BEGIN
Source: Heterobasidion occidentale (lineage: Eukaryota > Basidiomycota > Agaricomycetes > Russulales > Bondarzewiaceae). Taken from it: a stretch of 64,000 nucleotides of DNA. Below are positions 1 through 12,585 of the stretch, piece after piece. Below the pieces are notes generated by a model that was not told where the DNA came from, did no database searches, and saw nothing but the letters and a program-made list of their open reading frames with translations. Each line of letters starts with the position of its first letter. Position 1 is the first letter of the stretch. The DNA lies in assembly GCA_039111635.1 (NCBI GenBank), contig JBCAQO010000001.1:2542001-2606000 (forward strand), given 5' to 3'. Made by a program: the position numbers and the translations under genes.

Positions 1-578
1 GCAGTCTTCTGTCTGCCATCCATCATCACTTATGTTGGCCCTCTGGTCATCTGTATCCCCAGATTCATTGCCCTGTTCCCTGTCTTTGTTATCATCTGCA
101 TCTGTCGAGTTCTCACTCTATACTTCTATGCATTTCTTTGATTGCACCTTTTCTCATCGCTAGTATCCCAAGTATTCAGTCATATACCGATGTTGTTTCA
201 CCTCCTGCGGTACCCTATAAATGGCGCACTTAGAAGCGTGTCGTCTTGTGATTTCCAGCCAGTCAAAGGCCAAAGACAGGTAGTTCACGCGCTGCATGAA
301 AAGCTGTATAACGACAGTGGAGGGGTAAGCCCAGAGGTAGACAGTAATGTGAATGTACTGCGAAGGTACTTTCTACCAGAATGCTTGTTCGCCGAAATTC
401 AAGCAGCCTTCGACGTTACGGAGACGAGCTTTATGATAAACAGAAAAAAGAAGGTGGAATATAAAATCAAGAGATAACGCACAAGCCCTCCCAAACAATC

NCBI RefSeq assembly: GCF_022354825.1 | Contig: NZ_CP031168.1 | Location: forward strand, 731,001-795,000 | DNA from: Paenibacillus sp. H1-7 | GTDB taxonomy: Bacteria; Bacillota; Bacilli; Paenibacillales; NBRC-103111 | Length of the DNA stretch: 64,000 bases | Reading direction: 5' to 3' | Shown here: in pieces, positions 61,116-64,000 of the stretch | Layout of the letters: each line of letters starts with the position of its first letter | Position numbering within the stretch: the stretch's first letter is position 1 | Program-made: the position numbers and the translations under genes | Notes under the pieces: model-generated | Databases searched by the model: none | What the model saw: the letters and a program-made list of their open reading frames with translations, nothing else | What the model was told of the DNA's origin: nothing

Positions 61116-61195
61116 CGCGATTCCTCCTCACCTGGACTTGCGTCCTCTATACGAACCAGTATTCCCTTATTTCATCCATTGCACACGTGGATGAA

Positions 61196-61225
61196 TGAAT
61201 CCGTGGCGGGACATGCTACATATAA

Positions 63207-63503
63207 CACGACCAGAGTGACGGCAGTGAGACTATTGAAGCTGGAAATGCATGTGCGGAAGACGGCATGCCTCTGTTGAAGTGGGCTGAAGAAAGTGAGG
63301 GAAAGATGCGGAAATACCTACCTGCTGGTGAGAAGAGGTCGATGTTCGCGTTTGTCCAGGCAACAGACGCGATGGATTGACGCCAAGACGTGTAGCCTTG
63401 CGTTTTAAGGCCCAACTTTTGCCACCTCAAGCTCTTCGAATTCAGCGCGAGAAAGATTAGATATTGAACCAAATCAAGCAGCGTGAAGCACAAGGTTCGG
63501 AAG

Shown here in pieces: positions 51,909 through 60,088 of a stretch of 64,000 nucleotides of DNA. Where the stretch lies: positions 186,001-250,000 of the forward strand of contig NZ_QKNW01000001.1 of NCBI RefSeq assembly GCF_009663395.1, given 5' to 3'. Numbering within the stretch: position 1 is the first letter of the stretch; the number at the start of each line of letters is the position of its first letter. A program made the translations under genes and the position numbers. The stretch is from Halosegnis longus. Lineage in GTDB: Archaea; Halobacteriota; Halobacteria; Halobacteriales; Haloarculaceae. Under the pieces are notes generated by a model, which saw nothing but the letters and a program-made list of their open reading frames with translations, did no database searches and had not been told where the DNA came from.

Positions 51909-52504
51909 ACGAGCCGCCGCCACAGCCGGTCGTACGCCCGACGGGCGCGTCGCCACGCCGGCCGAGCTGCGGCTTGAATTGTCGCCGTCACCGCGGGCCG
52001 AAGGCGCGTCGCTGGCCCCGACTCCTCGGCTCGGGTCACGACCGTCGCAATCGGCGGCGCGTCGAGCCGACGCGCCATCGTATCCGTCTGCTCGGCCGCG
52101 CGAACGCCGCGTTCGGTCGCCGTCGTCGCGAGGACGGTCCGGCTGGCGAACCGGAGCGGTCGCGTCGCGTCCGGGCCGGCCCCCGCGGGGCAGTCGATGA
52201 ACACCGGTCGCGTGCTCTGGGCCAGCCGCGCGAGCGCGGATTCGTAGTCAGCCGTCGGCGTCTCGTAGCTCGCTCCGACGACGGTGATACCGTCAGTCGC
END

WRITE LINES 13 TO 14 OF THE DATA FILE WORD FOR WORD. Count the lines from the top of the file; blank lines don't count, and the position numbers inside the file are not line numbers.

61201 CCGTGGCGGGACATGCTACATATAA

Positions 63207-63503